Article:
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A comment I wrote...I'm very wise...

c.t. said...

Another thing that may happen is a person can start to question the fact that the Bible is without error or something similar. There are very persistent writers who want to dispirit people about the Bible in that manner.

Just know that if you know the Bible 99% of such examples they give can be explained easily. I mean if you also know biblical doctrine. But the difficult ones can be explained too. But here is something about that:

At first those types start out by saying the Bible is all Chinese myth and NASA astronaut recordings and Assyrian short stories. I.e. it's all just crazy fairy tale nonsense. Of course that claim doesn't hold up, so they end up saying things like, "Well, why in 1 Kings does it say so and so fought and killed 300, yet in 2 Chronicles it says the same person went against 3000?"

So you see they have come a long way from Chinese myth to the latter. So first of all recognize that.

Second of all even the most difficult challenges like that (asserted mistakes) can be defended when you really get into the text. I use to do it all the time on various hostile websites even asking them to give me the most difficult cases. (I recall the Companion Bible was often very uniquely helpful for such things).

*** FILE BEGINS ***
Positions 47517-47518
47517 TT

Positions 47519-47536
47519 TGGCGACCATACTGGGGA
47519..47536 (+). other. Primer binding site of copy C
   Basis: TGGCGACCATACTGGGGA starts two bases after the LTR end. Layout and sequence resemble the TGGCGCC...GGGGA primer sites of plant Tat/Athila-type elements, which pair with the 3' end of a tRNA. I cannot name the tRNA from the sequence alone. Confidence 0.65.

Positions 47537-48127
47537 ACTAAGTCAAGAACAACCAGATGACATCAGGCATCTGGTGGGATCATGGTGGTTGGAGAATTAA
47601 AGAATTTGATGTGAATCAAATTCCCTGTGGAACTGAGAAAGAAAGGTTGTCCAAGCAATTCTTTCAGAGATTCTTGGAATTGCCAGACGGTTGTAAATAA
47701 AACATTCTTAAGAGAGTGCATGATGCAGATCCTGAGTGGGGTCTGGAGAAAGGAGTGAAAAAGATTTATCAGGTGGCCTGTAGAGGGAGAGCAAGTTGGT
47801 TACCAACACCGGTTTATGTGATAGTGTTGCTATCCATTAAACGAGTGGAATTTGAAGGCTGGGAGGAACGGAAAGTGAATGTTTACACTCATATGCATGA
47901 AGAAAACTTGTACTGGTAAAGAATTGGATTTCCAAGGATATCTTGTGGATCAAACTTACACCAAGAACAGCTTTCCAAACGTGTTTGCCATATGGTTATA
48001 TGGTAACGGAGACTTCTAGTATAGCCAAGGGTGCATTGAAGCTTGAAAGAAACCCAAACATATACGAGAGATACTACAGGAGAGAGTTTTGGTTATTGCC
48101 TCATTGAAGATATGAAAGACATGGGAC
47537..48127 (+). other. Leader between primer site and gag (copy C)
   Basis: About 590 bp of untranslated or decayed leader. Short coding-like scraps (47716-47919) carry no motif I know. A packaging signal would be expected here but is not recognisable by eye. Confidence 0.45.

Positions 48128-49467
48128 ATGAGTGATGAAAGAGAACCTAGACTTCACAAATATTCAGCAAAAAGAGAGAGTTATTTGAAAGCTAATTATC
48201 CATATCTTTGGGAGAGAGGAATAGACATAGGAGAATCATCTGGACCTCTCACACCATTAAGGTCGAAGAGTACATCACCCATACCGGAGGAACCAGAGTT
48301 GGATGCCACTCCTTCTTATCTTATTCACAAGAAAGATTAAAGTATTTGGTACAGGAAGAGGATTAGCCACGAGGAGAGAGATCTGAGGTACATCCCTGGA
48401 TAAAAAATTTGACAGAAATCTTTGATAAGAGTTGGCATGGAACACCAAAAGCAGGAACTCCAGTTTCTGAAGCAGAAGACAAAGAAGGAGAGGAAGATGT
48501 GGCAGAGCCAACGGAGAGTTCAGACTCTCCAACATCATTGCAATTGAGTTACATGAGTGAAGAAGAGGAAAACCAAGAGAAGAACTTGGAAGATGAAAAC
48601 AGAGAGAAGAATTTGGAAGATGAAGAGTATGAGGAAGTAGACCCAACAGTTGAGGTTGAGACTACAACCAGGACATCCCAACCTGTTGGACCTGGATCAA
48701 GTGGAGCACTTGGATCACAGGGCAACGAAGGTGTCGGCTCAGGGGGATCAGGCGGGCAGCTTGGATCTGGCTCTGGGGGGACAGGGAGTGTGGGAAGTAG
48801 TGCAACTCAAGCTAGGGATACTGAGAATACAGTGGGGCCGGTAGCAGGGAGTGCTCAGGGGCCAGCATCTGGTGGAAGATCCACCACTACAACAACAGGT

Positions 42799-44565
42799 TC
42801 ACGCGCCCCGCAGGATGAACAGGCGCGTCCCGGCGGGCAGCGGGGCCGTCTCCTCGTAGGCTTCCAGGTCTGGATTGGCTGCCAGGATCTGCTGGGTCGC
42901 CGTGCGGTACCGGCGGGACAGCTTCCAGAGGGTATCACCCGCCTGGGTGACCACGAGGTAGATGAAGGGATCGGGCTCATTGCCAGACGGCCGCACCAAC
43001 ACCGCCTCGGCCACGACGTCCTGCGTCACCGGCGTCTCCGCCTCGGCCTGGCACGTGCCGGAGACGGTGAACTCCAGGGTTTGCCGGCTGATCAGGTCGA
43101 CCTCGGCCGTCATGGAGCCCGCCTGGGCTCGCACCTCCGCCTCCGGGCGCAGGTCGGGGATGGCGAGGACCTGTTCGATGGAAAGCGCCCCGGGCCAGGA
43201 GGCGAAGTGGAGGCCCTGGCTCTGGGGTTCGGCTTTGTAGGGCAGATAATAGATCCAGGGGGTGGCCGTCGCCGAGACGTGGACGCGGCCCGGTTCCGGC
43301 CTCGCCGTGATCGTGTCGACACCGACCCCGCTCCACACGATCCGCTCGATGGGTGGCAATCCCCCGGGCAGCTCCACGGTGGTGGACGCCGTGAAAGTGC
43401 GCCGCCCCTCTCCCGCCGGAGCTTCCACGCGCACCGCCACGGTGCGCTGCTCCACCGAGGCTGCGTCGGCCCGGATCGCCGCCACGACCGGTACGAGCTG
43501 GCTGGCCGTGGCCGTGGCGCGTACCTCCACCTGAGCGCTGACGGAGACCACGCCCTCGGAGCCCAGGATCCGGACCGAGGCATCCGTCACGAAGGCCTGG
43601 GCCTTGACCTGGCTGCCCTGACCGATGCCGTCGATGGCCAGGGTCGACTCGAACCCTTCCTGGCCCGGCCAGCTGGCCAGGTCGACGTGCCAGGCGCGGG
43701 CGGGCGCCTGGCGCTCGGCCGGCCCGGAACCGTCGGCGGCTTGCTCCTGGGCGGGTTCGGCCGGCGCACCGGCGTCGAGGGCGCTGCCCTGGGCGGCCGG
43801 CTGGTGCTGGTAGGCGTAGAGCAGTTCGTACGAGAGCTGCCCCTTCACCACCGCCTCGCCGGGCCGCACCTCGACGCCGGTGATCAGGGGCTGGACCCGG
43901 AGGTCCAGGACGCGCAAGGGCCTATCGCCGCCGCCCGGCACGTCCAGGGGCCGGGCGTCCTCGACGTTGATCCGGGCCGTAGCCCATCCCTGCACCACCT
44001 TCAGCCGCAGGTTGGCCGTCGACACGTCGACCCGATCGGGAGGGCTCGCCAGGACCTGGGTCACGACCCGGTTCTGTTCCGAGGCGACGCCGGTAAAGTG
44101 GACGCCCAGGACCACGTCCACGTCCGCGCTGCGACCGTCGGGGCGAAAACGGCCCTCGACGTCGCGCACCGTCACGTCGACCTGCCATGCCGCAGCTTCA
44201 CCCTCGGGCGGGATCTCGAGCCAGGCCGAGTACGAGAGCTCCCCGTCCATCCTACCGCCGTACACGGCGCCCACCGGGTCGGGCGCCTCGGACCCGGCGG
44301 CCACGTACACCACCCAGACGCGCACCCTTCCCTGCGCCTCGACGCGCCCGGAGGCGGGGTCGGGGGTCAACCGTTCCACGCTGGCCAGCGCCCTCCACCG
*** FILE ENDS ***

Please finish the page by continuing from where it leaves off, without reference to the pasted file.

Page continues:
And remember, overall, that once you really begin to see *biblical doctrine* you then see how the Bible is all, from Genesis to Revelation, a unified work. Like a finely cut jewel where each part reflects all the other parts. This realization, or ability to begin to see this, takes you up a level from the level where such attacks as mentioned above can even effect you. (It's like you will have a beautiful woman before you and they will be saying, but what about that toenail on her small toe on her right foot? And you will be thinking, wait a minute, I can see her in the whole, and in any case that toenail doesn't even look so odd to me.)

This is why I point out that systematic theology works probably much more effectively than commentaries in enabling one to see the whole and thus the parts in relation to the whole of Scripture.

C. S. Lewis also stated that doctrine such as you find in systematic theologies is as *devotional* as actual devotional reading. Or more so even. That's because doctrine truly gives you practical understanding of the entire Bible.


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